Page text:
Recently on a little overnight trip to my mother’s home town of Motherwell, we stayed in the Moorings Hotel. This Jacobethan building which was built in the 1880s by the son of the local steel magnate is now a boutique hotel.
On leaving I spotted this little plaque on the wall and had to stop, blocking the car park with my car whilst I leapt out to take a picture. I can’t find out much about the imagery – at first I thought it was a religious subject. It is a cherub in a Viking style ship with a swan figurehead. Swans were popular choices as ship figureheads from about the 13th century onwards because of the imagery of graceful swans gliding through the water. The little cherub looks a bit grumpy – maybe he didn’t like sailing or maybe the tree in the background with its leaves shaped like skulls scared him. On Sundays, as a teenager, when I visited my granny in Motherwell, we went sailing in Strathclyde Park, a couple of hundred yards down the hill from here. My sister hated sailing, and used to hang on for dear life, like this little guy, until it was over.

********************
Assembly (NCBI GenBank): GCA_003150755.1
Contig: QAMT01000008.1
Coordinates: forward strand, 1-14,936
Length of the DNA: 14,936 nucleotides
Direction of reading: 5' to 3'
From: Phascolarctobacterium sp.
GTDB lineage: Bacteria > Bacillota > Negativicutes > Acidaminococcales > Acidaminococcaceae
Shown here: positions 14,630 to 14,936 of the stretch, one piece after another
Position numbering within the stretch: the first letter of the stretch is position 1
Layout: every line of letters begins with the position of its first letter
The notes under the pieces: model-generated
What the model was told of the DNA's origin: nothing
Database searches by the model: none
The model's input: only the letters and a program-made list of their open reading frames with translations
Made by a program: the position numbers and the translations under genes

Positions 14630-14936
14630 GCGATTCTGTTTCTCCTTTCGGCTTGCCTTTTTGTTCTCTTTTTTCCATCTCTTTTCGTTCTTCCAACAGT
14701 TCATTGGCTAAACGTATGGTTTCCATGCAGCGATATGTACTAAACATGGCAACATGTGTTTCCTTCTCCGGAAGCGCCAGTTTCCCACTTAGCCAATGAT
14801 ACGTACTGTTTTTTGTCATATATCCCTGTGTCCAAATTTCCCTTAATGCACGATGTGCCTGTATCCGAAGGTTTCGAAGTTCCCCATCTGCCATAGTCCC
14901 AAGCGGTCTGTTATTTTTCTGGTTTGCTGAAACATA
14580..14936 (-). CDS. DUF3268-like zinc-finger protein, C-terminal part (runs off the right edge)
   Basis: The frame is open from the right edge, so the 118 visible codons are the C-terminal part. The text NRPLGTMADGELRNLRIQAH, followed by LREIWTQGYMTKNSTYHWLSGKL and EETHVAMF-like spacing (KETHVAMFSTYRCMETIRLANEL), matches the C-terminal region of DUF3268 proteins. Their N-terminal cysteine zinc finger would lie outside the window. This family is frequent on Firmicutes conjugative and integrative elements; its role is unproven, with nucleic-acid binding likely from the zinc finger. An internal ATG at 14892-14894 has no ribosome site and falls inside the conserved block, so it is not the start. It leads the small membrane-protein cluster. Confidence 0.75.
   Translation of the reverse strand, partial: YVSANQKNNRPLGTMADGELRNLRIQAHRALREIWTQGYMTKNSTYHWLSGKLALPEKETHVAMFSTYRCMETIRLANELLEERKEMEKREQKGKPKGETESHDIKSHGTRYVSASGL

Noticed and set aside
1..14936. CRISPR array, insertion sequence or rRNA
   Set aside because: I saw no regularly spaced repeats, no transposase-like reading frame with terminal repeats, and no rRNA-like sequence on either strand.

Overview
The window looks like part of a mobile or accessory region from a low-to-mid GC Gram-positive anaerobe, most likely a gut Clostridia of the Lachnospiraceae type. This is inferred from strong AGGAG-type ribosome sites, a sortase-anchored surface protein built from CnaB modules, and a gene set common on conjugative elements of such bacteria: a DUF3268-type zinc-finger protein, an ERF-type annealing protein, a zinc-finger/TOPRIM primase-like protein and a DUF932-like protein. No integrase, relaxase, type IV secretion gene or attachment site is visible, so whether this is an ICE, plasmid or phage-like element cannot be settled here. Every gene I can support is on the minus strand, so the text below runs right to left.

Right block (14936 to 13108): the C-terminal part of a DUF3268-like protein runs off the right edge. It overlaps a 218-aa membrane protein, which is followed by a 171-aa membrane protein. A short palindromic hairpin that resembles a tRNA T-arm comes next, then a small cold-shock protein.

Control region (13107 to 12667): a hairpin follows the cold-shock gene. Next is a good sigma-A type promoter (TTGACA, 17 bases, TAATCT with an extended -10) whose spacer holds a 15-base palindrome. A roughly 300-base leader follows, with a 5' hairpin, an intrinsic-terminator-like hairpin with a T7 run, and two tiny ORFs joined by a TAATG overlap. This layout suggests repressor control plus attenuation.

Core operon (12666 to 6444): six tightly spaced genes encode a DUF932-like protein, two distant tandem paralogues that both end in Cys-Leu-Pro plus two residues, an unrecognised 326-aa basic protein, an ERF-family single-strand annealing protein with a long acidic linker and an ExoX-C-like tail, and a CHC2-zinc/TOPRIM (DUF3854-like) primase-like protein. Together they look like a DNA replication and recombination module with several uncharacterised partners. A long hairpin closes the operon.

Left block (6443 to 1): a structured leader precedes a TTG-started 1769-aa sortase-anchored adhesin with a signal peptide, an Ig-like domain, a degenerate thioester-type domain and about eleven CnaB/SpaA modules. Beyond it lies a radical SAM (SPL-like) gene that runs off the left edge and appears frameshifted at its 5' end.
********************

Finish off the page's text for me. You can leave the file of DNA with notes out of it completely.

Heading into the town centre to do a wee bit of shopping we passed by the handsome red sandstone buildings. These are listed, but you wouldn’t know it. Motherwell unfortunately suffered badly in the 1980s when its heavy industry closed down, and although it is dragging itself back up, it is still a poor looking town. This building was built in 1892 by Alexander Cullen, a prolific local architect. Educated at Glasgow University, he set up his practice in the 1880s. On his death, the firm continued until 2011. He is also listed as involved in the design of St Andrew’s Church. I like the unexpected Greek Island colours of the door and gate.
The town has a past in Coal – Iron -Steel which is remembered in the metal decorations in the pavements in the main street. Nice idea, but I hate the font, and it is not helped by the bubble gum coating, eooow!
Moving into the rather empty, down at heel shopping street, an unexpected pleasure : a beautiful 300 feet long concrete mural by Charles Anderson, a graduate of the Glasgow School of Art. As art was his full time job and he had a family to support, he apparently never turned down a job asking for art to be made using a new technique. This one is done in pre-cast concrete made in polystyrene moulds.
Stainless steel birds on a steel Socialist red tree are having a union meeting, according to George Wyllie, the renowned Scottish artist. He designed the sculpture through the eyes of a local steel worker. It was made from Motherwell Steel, and exhibited at the 1988 Glasgow Garden Festival before being moved back to Motherwell.